Uganda Court Ruling Causes Foreign Company Confusion

LB Correspondent

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A court ruling has opened the door for foreign companies to do business in Uganda without being incorporated or registered in the country.

The 21 May ruling by Justice Boniface Wamala in the Commercial Division of the High Court of Uganda, was made on an application by local mine operator Krone Uganda seeking dismissal of litigation brought by United Kingdom metals company Kerilee Investments over an export permit. That suit which had become complicated by the signing of a consent judgement in contentious circumstances.

Krone Uganda was represented by Bazira Anthony, a partner with Kampala-based Byenkya, Kihika & Co Advocates, while Kerilee Investments was represented by Wilfred Niwagaba MP, lawyer and current shadow attorney-general.

The judge did, however, set aside the consent judgement, due to what he called “conduct amounting to collusion”, and ordered further hearings to take place on the matter.

Registration and Incorporation

Krone contended that Kerilee’s suit was null and void because it was filed in 2015, whereas the UK company did not register in Uganda in 2017.

Wamala acknowledged that “the law is now well settled that a non-existent entity cannot sue or be sued under the law”, but questioned whether Kerilee was non-existent at that point.

“Once a company is incorporated, it obtains legal personality as against the whole world,” wrote the judge. “It is therefore the true position that a company incorporated in the United Kingdom can transact business in Uganda without having to go through any form of registration.”

He continued: “It follows that it has capacity to enforce its rights if they are affected in the course of doing business. Bringing and maintaining a court action is one major way of enforcing such rights.”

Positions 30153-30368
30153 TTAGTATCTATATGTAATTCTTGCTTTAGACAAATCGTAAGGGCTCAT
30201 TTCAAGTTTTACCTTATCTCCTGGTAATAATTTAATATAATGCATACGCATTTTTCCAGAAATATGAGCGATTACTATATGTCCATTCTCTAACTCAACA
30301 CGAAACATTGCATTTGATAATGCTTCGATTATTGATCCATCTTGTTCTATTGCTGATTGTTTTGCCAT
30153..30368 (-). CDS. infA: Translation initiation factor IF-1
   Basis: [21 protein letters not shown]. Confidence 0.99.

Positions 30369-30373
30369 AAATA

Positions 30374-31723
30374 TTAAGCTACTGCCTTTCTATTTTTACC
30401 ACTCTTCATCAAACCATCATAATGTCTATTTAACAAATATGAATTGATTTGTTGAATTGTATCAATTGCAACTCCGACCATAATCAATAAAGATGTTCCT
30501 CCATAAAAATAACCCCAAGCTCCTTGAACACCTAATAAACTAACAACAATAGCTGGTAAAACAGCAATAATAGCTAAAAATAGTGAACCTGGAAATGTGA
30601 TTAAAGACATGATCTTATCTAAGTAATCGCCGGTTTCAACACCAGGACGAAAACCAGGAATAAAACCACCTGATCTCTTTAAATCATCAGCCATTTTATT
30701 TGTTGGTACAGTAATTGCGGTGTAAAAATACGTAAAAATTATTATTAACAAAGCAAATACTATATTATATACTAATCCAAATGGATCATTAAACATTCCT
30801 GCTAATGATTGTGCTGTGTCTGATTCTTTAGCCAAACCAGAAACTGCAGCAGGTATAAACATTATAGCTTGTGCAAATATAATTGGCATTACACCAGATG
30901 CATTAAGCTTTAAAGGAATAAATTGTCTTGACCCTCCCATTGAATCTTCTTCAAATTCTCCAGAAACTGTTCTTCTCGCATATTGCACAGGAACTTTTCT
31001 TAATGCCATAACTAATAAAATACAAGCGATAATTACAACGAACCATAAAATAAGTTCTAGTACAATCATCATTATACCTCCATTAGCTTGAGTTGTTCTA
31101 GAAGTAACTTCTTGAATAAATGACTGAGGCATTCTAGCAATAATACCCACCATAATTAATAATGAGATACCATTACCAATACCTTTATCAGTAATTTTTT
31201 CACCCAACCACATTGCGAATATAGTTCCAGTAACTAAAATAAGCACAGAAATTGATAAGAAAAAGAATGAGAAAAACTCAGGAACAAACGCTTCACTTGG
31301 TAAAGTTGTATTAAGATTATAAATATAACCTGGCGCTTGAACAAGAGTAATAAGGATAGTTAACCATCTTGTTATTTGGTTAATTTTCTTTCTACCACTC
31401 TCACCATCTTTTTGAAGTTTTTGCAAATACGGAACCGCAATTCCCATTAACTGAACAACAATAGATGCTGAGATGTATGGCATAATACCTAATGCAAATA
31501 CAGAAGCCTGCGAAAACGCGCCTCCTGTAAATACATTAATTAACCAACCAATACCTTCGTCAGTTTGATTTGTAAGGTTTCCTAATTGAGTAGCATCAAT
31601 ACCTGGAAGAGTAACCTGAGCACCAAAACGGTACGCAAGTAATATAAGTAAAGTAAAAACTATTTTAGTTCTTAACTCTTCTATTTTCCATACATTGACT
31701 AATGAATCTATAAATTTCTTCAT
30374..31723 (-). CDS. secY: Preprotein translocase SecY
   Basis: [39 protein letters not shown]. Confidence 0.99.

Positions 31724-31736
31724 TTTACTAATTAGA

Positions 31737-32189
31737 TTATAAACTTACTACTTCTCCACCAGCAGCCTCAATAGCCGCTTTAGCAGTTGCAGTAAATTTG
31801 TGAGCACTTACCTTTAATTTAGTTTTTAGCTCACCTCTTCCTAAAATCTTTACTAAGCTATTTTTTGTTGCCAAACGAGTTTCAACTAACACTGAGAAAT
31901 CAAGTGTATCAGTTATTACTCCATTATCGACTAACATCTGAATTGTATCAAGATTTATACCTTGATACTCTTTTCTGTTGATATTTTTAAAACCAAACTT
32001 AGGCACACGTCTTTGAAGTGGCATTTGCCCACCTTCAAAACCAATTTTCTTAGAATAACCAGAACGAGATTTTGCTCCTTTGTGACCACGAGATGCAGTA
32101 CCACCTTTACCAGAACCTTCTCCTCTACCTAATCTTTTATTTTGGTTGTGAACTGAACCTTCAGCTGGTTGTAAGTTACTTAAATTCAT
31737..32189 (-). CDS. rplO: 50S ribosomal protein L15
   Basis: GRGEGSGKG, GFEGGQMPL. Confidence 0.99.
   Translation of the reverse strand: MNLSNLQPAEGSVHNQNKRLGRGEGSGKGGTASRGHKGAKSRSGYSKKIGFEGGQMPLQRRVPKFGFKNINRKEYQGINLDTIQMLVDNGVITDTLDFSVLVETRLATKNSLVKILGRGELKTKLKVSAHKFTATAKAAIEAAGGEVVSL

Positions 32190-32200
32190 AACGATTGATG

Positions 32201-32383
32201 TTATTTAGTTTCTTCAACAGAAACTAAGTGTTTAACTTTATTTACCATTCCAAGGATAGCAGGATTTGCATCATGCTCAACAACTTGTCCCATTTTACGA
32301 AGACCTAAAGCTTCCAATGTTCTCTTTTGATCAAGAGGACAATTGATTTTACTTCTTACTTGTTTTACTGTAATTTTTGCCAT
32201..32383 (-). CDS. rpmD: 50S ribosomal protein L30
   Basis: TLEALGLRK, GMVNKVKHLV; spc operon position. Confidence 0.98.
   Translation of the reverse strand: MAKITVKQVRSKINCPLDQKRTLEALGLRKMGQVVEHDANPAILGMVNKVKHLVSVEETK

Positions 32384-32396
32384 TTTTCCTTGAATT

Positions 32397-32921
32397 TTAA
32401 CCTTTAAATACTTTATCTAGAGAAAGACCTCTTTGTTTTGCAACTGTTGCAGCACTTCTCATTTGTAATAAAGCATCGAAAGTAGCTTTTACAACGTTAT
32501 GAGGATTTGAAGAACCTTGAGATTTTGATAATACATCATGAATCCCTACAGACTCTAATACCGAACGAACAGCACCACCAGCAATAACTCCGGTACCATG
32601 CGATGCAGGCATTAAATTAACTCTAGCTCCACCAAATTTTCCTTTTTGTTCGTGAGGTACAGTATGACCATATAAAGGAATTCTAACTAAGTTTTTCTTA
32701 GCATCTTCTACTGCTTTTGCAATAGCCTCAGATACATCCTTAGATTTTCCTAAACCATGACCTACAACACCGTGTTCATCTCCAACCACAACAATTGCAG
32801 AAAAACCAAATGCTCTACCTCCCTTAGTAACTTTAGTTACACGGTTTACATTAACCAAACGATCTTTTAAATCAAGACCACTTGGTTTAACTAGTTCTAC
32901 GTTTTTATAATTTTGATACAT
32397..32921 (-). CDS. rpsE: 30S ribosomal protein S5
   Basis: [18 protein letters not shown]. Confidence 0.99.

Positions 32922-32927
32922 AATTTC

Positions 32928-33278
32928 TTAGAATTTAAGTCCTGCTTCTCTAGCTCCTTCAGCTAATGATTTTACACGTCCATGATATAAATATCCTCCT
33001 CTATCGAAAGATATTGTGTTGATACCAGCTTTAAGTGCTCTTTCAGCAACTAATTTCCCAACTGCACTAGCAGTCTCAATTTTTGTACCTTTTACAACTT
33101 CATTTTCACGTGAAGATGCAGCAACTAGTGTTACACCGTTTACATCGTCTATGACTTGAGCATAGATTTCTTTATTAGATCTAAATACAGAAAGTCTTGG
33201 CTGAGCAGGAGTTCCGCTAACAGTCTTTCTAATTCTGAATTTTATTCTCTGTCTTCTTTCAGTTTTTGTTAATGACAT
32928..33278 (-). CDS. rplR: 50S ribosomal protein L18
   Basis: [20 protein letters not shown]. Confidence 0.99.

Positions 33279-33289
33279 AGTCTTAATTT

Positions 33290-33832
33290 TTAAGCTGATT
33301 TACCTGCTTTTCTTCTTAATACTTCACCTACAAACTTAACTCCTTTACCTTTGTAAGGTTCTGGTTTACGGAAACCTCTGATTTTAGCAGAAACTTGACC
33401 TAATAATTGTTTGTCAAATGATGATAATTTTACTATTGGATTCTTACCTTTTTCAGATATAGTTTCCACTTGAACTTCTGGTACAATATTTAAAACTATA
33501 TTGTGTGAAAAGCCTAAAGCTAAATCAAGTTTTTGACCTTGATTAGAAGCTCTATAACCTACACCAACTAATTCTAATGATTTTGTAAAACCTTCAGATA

Wamala noted that the Companies Act No 1 of 2012 did not state expressly, or implicitly, a duty to register. “All it says is, if the company wishes to establish a place of business, then it must register. As such, non-registration under the said provisions does not disempower a duly incorporated company from transacting business in Uganda and from bringing or maintaining a court action in Uganda.”

The ruling “appears to contradict an earlier higher court (Court of Appeal) decision that if a company is not incorporated in Uganda, then such a company does not exist in Uganda as a body corporate” says Silver Kayondo, a lawyer and partner with Ugandan professional services firm Ortus Advocates.

 Implications and Appeals

The decision has “triggered debate on the actual position of the law” says Kayondo. In particular, the implications for business registrations handled by the Uganda Registration Services Bureau (URSB), the tax collection done by the Uganda Revenue Authority (URA) and the financial regulation handled by the Financial Intelligence Authority (FIA), especially for anti-money laundering and counter-financing of terrorism purposes.

It has also raised alarm among some in the business and legal communities who wish to protect the position of domestic companies from foreign competitors. That is a particularly sensitive topic at a time when the African Continental Free Trade Area (AfCFTA), of which Uganda is a member, is already due to open up cross-border business across Africa.

Despite the confusion, the ruling does at least clarify the interpretation of the Act when it comes to establishing a place of business notes Kayondo. “It also gives comfort to foreign companies that they can pursue their rights in Ugandan courts.”

It is currently unclear whether the ruling will be appealed, but “if filed, it would give the Court of Appeal another opportunity to re-visit the matter, hopefully, more comprehensively” he says.

The Court of Appeal decision would appear to be the precedent, but “it does not delve into a thorough discussion of the Ugandan Companies Act as the High Court ruling does. The High Court judge made an attempt to distinguish the Court of Appeal decision on privity of contract grounds”. Whether that remains as the position, remains to be seen, but for now, the ruling “causes more confusion on the correct legal position” Kayondo adds.

 

 

 


This article was first published by International Comparative Legal Guides

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